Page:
The Patient’s story
In June 2017, I stepped onto a bus platform and without any warning, I experienced excruciating pain in the small of my back and legs and was almost unable to walk.
My wife managed to get me home and I took some pain killers but my mobility was badly effected and I needed a walking stick. I persevered for a few months, fluctuating in and out of pain, until September.
Eventually, I went to see the GP who put me in touch with Connect. I had a physio telephone consultation within days and given an appointment to meet the physio Steve Barwick at the GP surgery on the Thursday, who gave me a course of exercises to carry out at home, which I was prepared to do and whilst they were helping a little, I still felt in a great deal of pain.
The physio explained the signs and symptoms of cauda equina syndrome and the urgency involved should these occur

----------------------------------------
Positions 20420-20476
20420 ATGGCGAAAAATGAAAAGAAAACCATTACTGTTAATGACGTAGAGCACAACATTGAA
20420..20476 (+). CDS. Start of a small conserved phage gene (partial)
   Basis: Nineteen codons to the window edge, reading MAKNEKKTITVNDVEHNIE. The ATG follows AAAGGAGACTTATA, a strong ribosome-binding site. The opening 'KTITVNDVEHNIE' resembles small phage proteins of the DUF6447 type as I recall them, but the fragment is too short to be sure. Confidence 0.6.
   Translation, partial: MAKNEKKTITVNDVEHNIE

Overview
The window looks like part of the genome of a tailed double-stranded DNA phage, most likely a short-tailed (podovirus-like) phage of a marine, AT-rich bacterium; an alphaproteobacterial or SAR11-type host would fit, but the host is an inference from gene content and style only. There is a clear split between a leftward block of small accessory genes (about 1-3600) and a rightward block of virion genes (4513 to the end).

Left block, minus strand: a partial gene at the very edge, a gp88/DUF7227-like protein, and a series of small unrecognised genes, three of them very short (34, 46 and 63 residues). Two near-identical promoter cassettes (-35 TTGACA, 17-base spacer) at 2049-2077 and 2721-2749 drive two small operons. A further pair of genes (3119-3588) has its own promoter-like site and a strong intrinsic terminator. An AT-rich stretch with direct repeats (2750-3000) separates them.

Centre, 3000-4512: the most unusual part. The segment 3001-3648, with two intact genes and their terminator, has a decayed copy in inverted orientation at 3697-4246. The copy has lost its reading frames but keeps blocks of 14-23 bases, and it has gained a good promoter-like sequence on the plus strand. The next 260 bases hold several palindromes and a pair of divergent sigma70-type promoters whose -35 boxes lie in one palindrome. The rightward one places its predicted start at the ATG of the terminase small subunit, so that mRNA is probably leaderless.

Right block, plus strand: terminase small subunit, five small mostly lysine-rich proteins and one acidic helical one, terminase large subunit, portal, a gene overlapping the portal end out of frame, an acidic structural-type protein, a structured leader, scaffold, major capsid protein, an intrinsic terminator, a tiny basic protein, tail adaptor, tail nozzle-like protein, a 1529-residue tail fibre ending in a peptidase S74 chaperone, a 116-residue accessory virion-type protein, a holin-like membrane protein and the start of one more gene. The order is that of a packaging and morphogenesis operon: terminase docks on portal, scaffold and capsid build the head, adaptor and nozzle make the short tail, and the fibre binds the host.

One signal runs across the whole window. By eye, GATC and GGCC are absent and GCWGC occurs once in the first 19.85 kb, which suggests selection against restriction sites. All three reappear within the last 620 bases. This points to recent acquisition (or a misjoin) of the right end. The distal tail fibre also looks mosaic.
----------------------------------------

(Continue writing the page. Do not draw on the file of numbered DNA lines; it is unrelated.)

Steve pointed out to me, and this was the crux of the matter, that if I had any numbness in my groin area or incontinence to go straight to A&E, where they would most likely do an MRI scan. He empowered me to act, saying if I lost any sensation, to go straight to hospital.
“If the physio had not empowered me to look out for a change in symptoms, I could have been left with permanent bladder/bowel problems”
On the following Sunday, it was my Grandson’s 21st birthday party and for some reason I didn’t quite make it to the toilet. So I took Steve’s advice and decided to go to A&E at the Royal
Victoria Infirmary the next morning for tests and MRI scan.
The doctor was looking to get me in for an operation there and then. However, as that wasn’t possible, the next day, the mobile rang and I headed off to the hospital straight away and arrived on Tuesday at 9pm for assessments overnight.
On the Wednesday afternoon they performed a Discectomy – took a disc out – and they pared away the bones so the nerves had a smooth passageway. And after that I was put back on the ward and by Thursday I was back home.